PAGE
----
“You have to develop a feel for it, in your body, as you’re feeling the letters. ‘Everything you’re doing is behind you.'”
Dreaming of writing a breezy pocketbook bestseller called HOW TO HAVE FUN WITH CONTEMPORARY NONSENSE, I had my dream thankfully interrupted by the discovery of the mighty Ron Padgett’s Creative Reading (1997), which is sort of a better, richer, funnier, and broader version of my idea, involving a lot less instances of the phrase “Derridian play as model for invisible friendship” (yeah, I know, sorry in advance, hypothetical sorry, snow sorry, slur saw reed) and a lot more about how strange and terrific all reading can be. And how meeting up with that fact makes you a better reader and enables you to have fun with all kinds of reading, even the nonsense. Best of all, Padgett’s book is available for free by clicking the link above. It includes lots of great, clear and easy-gaited strategies for messing around with the stuff you read, which makes it an ideal text for teaching and/or quoting in the presence of family members who have no idea what the fuck you’re talking about, ever. It’s full of poems, tidbits, cut-ups, cool stuff. It’s basically about letting your mind be playful and less scared. Less scared of nonsense and of the nonsense at the root of language’s conceit, the ticklish arbitrariness of all abstract communication. Here is a blurb:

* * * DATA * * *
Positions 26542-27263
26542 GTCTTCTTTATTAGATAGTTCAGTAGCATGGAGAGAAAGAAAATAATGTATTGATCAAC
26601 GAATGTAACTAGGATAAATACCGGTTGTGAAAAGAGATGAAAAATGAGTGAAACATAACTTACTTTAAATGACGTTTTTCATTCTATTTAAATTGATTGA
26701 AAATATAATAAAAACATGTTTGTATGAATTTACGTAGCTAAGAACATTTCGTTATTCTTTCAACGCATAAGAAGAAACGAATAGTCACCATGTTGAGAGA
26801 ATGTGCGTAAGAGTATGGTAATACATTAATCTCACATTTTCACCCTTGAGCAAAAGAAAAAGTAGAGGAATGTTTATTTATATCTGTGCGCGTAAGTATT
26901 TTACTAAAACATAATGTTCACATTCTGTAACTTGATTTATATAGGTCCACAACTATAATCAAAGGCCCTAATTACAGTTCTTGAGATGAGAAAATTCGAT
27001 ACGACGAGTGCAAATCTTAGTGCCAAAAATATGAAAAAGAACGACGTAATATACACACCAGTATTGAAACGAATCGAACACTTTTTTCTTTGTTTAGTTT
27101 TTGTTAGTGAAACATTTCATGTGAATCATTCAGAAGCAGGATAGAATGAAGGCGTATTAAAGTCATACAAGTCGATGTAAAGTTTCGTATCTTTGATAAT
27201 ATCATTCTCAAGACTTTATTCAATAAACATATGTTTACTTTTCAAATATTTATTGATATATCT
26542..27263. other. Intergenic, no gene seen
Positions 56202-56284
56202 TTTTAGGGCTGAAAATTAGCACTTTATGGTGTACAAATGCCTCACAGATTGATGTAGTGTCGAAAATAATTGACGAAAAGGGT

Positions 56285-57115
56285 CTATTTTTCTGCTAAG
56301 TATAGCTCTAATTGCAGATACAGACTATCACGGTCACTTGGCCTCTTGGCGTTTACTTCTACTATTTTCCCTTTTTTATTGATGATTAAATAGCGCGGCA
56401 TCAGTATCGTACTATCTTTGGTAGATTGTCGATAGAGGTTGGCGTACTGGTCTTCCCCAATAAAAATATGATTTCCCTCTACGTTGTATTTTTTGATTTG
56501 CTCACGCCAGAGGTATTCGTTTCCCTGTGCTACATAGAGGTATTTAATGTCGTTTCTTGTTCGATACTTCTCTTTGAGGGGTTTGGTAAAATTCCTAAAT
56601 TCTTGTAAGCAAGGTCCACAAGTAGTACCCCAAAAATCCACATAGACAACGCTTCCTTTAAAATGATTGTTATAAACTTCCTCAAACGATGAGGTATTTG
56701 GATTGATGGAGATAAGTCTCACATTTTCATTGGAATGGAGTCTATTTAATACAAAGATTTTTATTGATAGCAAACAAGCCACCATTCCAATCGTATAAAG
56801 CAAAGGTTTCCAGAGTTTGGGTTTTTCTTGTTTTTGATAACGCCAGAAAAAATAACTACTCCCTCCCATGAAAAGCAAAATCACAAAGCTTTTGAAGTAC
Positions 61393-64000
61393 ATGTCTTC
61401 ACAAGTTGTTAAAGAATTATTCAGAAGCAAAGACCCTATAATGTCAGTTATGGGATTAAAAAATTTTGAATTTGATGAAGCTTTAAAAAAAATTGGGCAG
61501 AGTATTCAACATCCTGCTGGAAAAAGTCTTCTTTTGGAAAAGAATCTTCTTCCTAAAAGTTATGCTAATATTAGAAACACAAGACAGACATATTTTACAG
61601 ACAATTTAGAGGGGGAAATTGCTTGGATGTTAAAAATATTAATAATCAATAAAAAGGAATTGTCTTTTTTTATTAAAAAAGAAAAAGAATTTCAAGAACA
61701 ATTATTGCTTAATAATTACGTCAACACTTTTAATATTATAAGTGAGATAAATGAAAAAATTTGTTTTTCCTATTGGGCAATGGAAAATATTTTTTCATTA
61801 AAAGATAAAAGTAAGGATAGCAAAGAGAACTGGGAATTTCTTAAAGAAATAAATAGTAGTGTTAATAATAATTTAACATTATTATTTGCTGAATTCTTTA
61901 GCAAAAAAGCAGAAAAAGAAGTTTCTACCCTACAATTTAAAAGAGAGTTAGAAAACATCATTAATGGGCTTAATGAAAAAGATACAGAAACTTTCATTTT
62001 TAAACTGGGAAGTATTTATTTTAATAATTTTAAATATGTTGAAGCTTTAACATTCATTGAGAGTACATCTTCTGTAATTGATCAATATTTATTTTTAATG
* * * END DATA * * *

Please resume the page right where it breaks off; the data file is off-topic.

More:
After a brief discussion of common reading errors that can be used creatively, the central chapter of the book, “Creative Reading Techniques,” suggests exercises that make reading an adventure, highly interactive, and imaginative, using both classic and modern literature in ways that blend reading and writing. Along the way, among other things, the book talks about the influence of typography, movies, and television on reading, the joys of misunderstanding, the music of Spike Jones, skywriting, Dada poetry, reading in dreams, the way words sound in the reader’s head, and the setting in which text is read.
There’s also an awesome appendix about skywriting. Tell me if this doesn’t remind you of anything: